Having received preferred bidder status three years ago, Cape Town-based wind farm developer G7 Renewable Energies’ Klawer wind farm project awaits a power purchase agreement (PPA) signature before undertaking the 18 months of construction needed to add 5 MW of electricity to the national grid.
Klawer is one of ten preferred bidders appointed in Bid Window 1 of the Small Projects Independent Power Producer Procurement Programme (SIPPPP) in 2015, comprising a combined 49 MW.
About 6 km south-west of Klawer, a small town on the N7 between Vanrhynsdorp and Clanwilliam, in the Western Cape, the project will see the construction of two wind turbines, with the capacity to produce 2.5 MW each.
This site was chosen for its proximity to the grid, accessibility and wind resource availability. Construction has not yet started and, like all other projects awarded preferred bidder status in 2015 in the first round of the SIPPPP, Klawer is waiting for government to announce when its PPA and related contracts will be concluded, G7 MD Dr Kilian Hagemann tells Engineering News.
Construction should start within three months of the project receiving its PPA signature.
Owing to the uncertainties around the PPA signature and the fact that turbine suppliers come out with newer, more efficient models every year, no turbine manufacturer has yet been finalised. The construction budget has also yet to been finalised.
But the PPA signature is not the first challenge this project has had to overcome. Klawer was initially meant to be a 36 MW project but, owing to grid constraints which surfaced only later in its development, the project had to be reduced to 18 MW. However, the project had to be scaled down further as it was difficult for the project to be bid successfully, owing to the intense competitiveness of the latest Renewable Energy Independent Power Producer Procurement Programme (REIPPPP) rounds and economies of scale which favour the large projects closer to the 140 MW cap.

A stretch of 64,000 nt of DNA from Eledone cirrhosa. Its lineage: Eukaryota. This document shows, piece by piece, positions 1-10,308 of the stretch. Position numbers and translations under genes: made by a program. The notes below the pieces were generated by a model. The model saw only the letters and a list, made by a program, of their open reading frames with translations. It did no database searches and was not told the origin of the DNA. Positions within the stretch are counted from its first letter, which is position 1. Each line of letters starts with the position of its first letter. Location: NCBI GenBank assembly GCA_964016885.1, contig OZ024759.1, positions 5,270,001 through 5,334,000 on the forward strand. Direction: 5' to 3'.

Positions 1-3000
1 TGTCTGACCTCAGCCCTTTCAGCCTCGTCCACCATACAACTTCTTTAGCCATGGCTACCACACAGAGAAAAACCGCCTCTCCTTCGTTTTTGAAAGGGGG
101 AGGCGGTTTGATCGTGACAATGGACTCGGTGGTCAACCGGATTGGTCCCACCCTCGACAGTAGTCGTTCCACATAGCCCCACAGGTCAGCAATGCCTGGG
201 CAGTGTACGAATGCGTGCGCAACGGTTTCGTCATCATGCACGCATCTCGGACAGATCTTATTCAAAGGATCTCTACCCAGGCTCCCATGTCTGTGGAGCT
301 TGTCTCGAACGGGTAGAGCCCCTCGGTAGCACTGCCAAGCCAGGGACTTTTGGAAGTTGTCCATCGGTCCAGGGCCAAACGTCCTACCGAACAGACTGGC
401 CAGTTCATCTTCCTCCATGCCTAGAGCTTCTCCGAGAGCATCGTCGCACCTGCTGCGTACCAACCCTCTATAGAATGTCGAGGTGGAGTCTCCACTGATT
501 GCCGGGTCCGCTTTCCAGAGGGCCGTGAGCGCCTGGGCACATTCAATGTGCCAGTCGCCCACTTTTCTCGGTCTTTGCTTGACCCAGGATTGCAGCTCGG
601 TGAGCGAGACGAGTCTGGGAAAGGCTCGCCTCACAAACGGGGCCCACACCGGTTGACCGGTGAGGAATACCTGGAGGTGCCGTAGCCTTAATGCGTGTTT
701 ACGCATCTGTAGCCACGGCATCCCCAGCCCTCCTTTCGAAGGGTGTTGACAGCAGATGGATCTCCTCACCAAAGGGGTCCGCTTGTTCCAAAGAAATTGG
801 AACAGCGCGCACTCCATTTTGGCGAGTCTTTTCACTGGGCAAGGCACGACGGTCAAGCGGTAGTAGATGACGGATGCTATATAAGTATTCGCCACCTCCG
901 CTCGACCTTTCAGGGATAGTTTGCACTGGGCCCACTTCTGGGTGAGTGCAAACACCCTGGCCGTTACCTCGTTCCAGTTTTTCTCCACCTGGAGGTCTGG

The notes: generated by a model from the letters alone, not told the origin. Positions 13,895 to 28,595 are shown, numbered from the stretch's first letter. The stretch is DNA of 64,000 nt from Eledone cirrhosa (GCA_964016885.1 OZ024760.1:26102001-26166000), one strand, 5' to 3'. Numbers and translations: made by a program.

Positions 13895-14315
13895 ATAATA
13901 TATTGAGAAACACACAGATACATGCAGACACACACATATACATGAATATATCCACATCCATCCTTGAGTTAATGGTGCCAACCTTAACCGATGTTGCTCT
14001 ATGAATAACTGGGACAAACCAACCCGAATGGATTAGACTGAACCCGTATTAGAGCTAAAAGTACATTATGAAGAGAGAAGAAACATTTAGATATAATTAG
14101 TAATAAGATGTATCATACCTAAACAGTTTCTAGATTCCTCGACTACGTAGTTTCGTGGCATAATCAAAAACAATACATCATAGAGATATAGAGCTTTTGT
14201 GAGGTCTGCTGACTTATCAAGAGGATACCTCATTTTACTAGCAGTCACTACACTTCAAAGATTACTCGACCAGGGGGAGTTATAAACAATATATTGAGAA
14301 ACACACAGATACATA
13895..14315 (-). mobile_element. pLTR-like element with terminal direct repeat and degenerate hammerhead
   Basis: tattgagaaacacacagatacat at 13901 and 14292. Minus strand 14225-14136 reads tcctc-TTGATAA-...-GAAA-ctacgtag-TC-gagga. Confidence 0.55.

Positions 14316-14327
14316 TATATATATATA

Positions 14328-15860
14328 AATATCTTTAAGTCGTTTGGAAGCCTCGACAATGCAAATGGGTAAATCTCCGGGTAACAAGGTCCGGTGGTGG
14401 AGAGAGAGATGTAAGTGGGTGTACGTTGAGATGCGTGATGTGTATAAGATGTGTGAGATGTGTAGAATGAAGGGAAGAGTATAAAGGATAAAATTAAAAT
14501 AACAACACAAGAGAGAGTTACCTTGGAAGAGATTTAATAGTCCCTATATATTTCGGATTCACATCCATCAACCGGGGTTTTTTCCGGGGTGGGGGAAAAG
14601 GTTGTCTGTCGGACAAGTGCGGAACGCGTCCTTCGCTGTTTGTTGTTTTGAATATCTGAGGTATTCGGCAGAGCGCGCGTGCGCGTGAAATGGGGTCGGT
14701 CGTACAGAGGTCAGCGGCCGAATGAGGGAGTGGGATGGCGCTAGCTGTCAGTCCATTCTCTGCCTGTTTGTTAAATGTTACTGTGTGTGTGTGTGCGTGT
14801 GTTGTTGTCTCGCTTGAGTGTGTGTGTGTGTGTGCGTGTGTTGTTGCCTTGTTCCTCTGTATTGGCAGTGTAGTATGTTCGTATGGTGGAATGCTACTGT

Subsequently, Klawer was downsized to 5 MW and bid into the Department of Energy’s small projects programme, “where its strengths could be leveraged much better”, says Hagemann.
During construction of Klawer, he foresees a substantial positive socioeconomic impact on the local community through job creation, accommodation, material procurement and associated economic spin-offs. Most of the surrounding community was either supportive or neutral towards the proposed wind farm, which is expected to have little visual impact on wilderness areas, owing to its small size.
Apart from the recent delays experienced in the development of the 27 renewable-energy projects procured in Bid Window 4 of the REIPPPP in 2015, and the cancellation of the expedited round, G7 is satisfied with government’s delivery of the previous Integrated Resource Plan (IRP). “A key area of improvement would be greater visibility and certainty around future power procurement in terms of timing and MW per technology, for example, but we are confident that the new IRP will address this. We look forward to the finalisation of the IRP soon,” states Hagemann.